(This article belongs to the Special Issue Abiotic Stress Effects on Performance of Horticultural Crops)
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Open AccessFeature PaperReview
Agronomic Management for Enhancing Plant Tolerance to Abiotic Stresses: High and Low Values of Temperature, Light Intensity, and Relative Humidity
Horticulturae 2018, 4(3), 21; https://doi.org/10.3390/horticulturae4030021
Received: 1 July 2018 / Revised: 13 August 2018 / Accepted: 16 August 2018 / Published: 24 August 2018
Cited by 1 | PDF Full-text (1261 KB) | HTML Full-text | XML Full-text
Abstract
Abiotic stresses have direct effects on plant growth and development. In agriculture, sub-optimal values of temperature, light intensity, and relative humidity can limit crop yield and reduce product quality. Temperature has a direct effect on whole plant metabolism, and low or high temperatures [...] Read more.
Abiotic stresses have direct effects on plant growth and development. In agriculture, sub-optimal values of temperature, light intensity, and relative humidity can limit crop yield and reduce product quality. Temperature has a direct effect on whole plant metabolism, and low or high temperatures can reduce growth or induce crop damage. Solar radiation is the primary driver of crop production, but light intensity can also have negative effects, especially if concurrent with water stress and high temperature. Relative humidity also plays an important role by regulating transpiration and water balance of crops. In this review, the main effects of these abiotic stresses on crop performance are reported, and agronomic strategies used to avoid or mitigate the effects of these stresses are discussed. Full article
(This article belongs to the Special Issue Abiotic Stress Effects on Performance of Horticultural Crops)
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Open AccessReview
Agronomic Management for Enhancing Plant Tolerance to Abiotic Stresses—Drought, Salinity, Hypoxia, and Lodging
Horticulturae 2017, 3(4), 52; https://doi.org/10.3390/horticulturae3040052
Received: 26 September 2017 / Revised: 10 November 2017 / Accepted: 21 November 2017 / Published: 1 December 2017
Cited by 4 | PDF Full-text (1096 KB) | HTML Full-text | XML Full-text
Abstract
Abiotic stresses are currently responsible for significant losses in quantity and reduction in quality of global crop productions. In consequence, resilience against such stresses is one of the key aims of farmers and is attained by adopting both suitable genotypes and management practices. [...] Read more.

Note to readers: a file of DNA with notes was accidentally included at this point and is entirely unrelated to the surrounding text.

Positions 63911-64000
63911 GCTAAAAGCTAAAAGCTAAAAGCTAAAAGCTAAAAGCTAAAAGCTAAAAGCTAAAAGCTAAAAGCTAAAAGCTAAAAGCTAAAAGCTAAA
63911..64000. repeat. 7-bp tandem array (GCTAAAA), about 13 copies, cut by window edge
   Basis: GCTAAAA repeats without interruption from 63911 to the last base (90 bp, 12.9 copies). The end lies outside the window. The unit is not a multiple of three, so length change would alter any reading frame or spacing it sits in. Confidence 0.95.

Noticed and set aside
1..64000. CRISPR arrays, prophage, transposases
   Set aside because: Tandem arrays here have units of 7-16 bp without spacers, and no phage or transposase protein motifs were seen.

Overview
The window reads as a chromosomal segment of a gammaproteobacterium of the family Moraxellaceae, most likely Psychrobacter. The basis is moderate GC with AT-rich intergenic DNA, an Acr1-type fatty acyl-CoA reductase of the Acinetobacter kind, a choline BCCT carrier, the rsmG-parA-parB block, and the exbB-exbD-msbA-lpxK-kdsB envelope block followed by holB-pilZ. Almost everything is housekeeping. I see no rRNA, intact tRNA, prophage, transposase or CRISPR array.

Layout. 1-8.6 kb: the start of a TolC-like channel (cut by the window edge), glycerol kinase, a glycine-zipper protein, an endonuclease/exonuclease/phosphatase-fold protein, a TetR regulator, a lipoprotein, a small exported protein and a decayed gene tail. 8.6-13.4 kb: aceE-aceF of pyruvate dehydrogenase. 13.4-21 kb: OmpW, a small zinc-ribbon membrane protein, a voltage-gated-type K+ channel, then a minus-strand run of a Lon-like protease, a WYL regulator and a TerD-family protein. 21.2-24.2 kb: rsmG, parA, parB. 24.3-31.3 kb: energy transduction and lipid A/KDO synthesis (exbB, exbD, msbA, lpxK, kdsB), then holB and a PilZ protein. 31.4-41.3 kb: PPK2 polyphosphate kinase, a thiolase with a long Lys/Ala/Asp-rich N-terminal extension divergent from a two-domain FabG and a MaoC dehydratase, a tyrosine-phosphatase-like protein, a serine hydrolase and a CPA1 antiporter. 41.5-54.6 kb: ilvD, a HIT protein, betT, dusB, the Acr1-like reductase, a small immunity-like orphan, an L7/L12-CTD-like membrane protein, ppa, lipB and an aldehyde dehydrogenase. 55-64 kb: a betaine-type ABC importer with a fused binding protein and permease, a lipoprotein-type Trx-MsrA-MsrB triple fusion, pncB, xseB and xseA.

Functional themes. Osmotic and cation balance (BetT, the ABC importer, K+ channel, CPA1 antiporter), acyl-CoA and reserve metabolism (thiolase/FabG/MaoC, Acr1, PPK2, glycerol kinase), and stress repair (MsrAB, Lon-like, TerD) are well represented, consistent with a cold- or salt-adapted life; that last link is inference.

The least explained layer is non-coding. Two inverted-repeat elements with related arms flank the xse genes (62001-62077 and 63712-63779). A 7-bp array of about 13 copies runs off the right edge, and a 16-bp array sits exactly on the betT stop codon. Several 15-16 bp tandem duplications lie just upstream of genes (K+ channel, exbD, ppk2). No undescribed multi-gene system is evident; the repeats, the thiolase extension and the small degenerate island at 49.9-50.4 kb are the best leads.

Abiotic stresses are currently responsible for significant losses in quantity and reduction in quality of global crop productions. In consequence, resilience against such stresses is one of the key aims of farmers and is attained by adopting both suitable genotypes and management practices. This latter aspect was reviewed from an agronomic point of view, taking into account stresses due to drought, water excess, salinity, and lodging. For example, drought tolerance may be enhanced by using lower plant density, anticipating the sowing or transplant as much as possible, using grafting with tolerant rootstocks, and optimizing the control of weeds. Water excess or hypoxic conditions during winter and spring can be treated with nitrate fertilizers, which increase survival rate. Salinity stress of sensitive crops may be alleviated by maintaining water content close to the field capacity by frequent and low-volume irrigation. Lodging can be prevented by installing shelterbelts against dominant winds, adopting equilibrated nitrogen fertilization, choosing a suitable plant density, and optimizing the management of pests and biotic diseases harmful to the stability and mechanic resistance of stems and roots. Full article
(This article belongs to the Special Issue Abiotic Stress Effects on Performance of Horticultural Crops)